In his autobiography, Frank Lloyd Wright stated that since boyhood one of his chief pleasures had been “omnivorous reading.”1 Wright did indeed have an unusual attraction to books—not only books on architecture and other arts, but novels, plays, poetry, and works on history, philosophy, social and political thought, economics, and other subjects. In a letter of 1901 to a friend who had lent him a novel by Johann Paul Richter, he described the intense feelings the book had aroused in him:
I have read him … and have read him again. I began by indulging him … charmed and sunned by his genial humor … but there came a grumble on page 260 … like the ominous hush before the coming storm, and solemnly deep down, he begins, and gathering wrath and force and power he goes on building up grandly until with a terribly comprehensive reach, he crashes the universe in fragments, at our feet and commands us to look down—and we look, shuddering, into a godless chaos. I read this in bed on a Sunday morning … while the church bells were tolling…. I shall never lose that impression. And there, the beauty and tenderness of the man became invested all along with a new power and a deeper significance, until—well, I am richer and happier for having read your book.2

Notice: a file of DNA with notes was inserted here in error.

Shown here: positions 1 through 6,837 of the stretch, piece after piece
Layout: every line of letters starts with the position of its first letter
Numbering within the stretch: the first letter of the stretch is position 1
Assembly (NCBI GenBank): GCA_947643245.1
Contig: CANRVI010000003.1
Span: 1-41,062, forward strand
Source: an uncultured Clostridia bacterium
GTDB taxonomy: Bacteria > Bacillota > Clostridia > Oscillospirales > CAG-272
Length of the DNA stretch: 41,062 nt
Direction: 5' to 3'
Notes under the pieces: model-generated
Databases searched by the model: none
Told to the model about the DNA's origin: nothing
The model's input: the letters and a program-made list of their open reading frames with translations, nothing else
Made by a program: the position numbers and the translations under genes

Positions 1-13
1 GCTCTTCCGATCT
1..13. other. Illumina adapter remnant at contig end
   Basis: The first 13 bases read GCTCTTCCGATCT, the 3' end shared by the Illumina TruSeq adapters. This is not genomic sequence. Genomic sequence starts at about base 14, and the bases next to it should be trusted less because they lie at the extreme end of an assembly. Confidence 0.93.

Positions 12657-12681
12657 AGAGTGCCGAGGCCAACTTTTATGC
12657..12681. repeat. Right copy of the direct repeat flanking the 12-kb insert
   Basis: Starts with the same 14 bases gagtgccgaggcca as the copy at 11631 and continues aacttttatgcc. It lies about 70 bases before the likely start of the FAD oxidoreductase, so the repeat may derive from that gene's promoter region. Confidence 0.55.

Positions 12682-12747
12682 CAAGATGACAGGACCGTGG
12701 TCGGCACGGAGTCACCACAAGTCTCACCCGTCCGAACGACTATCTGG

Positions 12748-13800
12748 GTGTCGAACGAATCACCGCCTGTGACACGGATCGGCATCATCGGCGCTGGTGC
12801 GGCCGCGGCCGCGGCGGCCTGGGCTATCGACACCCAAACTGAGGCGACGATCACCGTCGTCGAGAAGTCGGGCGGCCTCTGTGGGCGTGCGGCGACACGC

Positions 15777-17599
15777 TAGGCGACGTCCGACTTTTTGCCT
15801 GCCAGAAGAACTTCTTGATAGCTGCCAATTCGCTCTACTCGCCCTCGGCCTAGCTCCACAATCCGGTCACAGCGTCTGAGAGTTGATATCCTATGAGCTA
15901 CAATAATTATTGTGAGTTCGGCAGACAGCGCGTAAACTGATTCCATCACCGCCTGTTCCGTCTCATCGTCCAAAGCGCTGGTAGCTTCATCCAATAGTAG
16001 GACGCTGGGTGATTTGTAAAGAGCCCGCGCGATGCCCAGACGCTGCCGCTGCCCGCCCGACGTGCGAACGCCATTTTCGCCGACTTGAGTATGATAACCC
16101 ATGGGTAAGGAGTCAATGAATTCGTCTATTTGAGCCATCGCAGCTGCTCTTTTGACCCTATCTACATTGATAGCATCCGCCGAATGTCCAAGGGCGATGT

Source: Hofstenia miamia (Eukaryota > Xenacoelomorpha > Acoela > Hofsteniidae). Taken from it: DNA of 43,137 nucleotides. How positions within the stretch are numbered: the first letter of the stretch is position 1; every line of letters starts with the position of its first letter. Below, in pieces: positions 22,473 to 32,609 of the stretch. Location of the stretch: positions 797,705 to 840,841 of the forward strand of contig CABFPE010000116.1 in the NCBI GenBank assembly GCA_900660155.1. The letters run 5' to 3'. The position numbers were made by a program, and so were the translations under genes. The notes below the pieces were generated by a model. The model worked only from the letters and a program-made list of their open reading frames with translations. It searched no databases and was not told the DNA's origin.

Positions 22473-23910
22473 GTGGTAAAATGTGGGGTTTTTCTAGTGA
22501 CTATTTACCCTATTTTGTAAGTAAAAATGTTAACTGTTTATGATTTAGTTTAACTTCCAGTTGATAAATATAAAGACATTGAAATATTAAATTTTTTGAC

During a visit to Taliesin West in April 2017, I conferred with Margo Stipe, the curator of collections there, and I asked why no catalogue of Wright's library had been published. Among the reasons, she explained, was the fact that there is no single repository of Wright's books. Groups of books once belonging to him are now found in several places, including Taliesin in Wisconsin, Taliesin West in Arizona, the Avery Library in New York, and the Frank Lloyd Wright Research Center in Oak Park, Illinois. Other collections, such as the Olgivanna Lloyd Wright Library, must also contain books that belonged to Wright, although identifying them would be difficult. Moreover, many of Wright's books are not in any of these collections, having been dispersed or lost either before or after his death.